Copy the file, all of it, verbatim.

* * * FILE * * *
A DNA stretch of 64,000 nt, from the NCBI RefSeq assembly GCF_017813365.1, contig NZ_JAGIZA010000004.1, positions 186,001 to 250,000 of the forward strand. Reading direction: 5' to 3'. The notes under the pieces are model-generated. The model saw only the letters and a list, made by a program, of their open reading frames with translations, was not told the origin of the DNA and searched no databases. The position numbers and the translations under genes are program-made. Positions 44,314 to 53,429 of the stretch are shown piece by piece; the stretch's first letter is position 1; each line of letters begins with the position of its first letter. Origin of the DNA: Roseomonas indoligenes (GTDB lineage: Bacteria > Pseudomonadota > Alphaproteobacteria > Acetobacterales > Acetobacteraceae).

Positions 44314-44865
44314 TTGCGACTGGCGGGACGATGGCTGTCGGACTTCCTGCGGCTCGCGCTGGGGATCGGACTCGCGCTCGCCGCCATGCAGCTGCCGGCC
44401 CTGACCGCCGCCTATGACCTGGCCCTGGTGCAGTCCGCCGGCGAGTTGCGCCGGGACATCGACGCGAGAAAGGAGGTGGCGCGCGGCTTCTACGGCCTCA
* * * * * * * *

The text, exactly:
A DNA stretch of 64,000 nt, from the NCBI RefSeq assembly GCF_017813365.1, contig NZ_JAGIZA010000004.1, positions 186,001 to 250,000 of the forward strand. Reading direction: 5' to 3'. The notes under the pieces are model-generated. The model saw only the letters and a list, made by a program, of their open reading frames with translations, was not told the origin of the DNA and searched no databases. The position numbers and the translations under genes are program-made. Positions 44,314 to 53,429 of the stretch are shown piece by piece; the stretch's first letter is position 1; each line of letters begins with the position of its first letter. Origin of the DNA: Roseomonas indoligenes (GTDB lineage: Bacteria > Pseudomonadota > Alphaproteobacteria > Acetobacterales > Acetobacteraceae).

Positions 44314-44865
44314 TTGCGACTGGCGGGACGATGGCTGTCGGACTTCCTGCGGCTCGCGCTGGGGATCGGACTCGCGCTCGCCGCCATGCAGCTGCCGGCC
44401 CTGACCGCCGCCTATGACCTGGCCCTGGTGCAGTCCGCCGGCGAGTTGCGCCGGGACATCGACGCGAGAAAGGAGGTGGCGCGCGGCTTCTACGGCCTCA